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  • Parasitism is “an interaction of species populations in which one (typically small) organism (the parasite) lives in or on another (the host), from which it obtains food (when the parasite may be called a biotroph), shelter, or other requirements. Whereas a predator kills its host a parasite does not.” [1])

In other words, in parasitic relationships the host is harmed while the symbiont benefits, compared to a mutualistic relationship where both benefit.


Examples of parasitic relationships with corals

  • The relationship between corals and Symbiodinium depends on the different “clades [2]
    • some symbionts are less beneficial than others, and those that are less beneficial or are less beneficial and flourish under the right conditions are consistent with features of parasitism [2]
      • oldest clade (Clade A) has high tolerance for environmental stress, including higher temperatures and “high solar irradiances” and they don’t produce as much carbon for the corals [2]
        • corals in this clade have lower health and “lower overall fitness” [2]
      • clade D Symbiodinium flourishes in reefs that are exposed to chronically higher ocean temperatures [2]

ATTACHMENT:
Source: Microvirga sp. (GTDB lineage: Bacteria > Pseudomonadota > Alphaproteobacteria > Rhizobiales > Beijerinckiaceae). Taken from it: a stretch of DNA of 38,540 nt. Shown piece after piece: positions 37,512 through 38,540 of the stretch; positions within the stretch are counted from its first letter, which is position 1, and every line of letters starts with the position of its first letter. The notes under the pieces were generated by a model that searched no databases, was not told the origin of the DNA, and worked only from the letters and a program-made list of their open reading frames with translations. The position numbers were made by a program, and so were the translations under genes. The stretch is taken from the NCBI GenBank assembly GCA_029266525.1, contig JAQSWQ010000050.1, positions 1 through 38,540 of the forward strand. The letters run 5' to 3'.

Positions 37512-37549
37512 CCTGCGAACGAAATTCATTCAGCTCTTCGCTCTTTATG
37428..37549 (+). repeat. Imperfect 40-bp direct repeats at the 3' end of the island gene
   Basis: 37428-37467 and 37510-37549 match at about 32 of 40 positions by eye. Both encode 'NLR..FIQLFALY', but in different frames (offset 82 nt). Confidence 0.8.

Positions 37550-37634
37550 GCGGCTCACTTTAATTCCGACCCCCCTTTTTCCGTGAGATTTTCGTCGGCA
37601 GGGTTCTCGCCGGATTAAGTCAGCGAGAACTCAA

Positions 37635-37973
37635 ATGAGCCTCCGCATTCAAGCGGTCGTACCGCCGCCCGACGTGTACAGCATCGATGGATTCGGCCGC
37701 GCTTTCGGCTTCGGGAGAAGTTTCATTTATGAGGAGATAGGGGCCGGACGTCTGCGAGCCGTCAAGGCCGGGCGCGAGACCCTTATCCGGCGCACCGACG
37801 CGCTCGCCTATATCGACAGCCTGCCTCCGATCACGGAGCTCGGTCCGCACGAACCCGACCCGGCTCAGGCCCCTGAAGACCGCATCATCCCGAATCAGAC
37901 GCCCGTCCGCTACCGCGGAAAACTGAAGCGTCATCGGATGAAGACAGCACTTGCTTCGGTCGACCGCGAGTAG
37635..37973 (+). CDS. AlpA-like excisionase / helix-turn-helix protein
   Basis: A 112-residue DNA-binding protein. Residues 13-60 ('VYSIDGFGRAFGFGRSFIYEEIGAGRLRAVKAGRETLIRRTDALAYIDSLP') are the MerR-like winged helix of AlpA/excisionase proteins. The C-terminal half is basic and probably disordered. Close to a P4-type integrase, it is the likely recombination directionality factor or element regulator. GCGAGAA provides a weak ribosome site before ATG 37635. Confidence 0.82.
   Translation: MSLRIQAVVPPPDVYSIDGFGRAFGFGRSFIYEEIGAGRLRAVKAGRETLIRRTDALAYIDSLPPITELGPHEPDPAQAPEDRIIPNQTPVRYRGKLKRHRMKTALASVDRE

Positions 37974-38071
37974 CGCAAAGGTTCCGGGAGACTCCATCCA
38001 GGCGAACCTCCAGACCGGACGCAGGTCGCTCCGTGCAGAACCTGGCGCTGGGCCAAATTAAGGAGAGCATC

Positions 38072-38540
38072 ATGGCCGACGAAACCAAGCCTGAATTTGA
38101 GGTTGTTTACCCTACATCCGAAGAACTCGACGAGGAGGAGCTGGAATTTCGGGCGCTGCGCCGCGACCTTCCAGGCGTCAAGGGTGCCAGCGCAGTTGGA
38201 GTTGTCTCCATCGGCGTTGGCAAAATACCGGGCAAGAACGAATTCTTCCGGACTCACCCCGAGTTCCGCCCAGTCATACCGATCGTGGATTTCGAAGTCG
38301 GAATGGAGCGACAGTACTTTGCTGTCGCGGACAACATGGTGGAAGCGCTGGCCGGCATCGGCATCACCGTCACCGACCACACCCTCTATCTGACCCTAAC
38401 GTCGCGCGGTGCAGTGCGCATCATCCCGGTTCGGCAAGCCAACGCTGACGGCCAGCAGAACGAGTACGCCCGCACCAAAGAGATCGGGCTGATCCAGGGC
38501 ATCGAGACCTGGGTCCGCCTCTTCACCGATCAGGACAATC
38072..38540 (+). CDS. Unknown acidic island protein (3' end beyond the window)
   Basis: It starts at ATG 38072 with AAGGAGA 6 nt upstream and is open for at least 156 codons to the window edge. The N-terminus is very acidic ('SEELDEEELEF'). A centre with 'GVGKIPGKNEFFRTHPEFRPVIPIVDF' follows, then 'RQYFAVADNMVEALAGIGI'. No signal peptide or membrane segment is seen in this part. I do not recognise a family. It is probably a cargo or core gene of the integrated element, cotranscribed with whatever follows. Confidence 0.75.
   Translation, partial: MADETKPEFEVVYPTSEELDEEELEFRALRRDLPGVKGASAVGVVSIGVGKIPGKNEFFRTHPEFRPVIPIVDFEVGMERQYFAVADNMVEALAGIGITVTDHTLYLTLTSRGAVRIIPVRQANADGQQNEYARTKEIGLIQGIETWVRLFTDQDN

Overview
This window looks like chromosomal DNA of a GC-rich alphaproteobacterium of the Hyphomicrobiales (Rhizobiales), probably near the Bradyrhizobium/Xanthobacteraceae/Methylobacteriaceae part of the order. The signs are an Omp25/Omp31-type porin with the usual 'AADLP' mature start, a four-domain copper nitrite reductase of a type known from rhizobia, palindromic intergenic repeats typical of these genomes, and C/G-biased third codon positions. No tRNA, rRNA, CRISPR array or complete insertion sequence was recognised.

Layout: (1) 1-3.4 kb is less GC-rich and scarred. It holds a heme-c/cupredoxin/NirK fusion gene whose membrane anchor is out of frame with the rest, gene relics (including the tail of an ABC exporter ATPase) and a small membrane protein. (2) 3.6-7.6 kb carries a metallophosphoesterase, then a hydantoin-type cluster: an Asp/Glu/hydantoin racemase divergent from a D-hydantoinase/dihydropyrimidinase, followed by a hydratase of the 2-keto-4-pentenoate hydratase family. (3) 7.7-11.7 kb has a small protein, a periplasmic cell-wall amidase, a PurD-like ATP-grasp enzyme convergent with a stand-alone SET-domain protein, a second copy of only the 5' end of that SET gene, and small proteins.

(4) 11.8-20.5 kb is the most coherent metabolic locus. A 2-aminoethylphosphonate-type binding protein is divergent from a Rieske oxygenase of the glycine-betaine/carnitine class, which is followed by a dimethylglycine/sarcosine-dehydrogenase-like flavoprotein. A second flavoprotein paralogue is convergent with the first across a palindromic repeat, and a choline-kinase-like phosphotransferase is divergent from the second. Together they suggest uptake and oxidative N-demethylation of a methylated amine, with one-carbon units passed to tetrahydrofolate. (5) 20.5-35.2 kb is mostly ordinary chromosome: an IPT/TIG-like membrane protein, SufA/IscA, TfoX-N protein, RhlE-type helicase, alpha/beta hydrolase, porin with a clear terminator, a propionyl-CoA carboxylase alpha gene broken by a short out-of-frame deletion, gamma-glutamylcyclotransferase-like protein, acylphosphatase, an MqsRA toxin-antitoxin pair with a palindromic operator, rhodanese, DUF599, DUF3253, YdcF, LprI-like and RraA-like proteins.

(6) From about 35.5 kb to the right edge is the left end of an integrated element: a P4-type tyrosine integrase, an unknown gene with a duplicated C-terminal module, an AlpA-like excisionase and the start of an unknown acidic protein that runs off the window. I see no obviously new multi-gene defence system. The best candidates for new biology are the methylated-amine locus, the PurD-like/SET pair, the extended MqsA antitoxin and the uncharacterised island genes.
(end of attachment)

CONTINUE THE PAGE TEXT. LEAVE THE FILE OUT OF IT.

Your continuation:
• “higher abundances . . . observed just after coral bleaching caused by thermal stress” [2]
        • corals dominated by this clade “show significantly reduced rates of growth and reproduction” but there is a higher thermal tolerance, providing short term benefits [2]
        • less beneficial symbiont that flourishes in the “right” (wrong for most of the alga in the corals) conditions hurts the corals overall [2]
  • Another example is Acropora corals and parasitic Chlorodesmis fastigiata seaweeds. These seaweeds move in on reef ecosystems and consume the resources that corals rely on.
    • This phenomenon is explored in more detail in a report by Danielle L. Dixon and Mark E. Hay, "Corals Chemically Cue Mutualistic Fishes to Remove Competing Seaweeds [3].



  1. Allaby, Michael, ed. "Parasitism." A Dictionary of Zoology. Oxford University Press, n.d. Web. 20 February 2015.
  2. 2.0 2.1 2.2 2.3 2.4 2.5 2.6 2.7 Lesser, M. P., M. Stat, and R. D. Gates. "The Endosymbiotic Dinoflagellates of Corals Are Parasites and Mutualists." Coral Reefs 32.3 (2013): 603-11. ProQuest. ProQuest. Web. 20 February 2015.
  3. Dixson, Danielle L., and Hay, Mark E. "Corals Chemically Cue Mutualistic Fishes to Remove Competing Seaweeds." Science. 2012 Nov 9.
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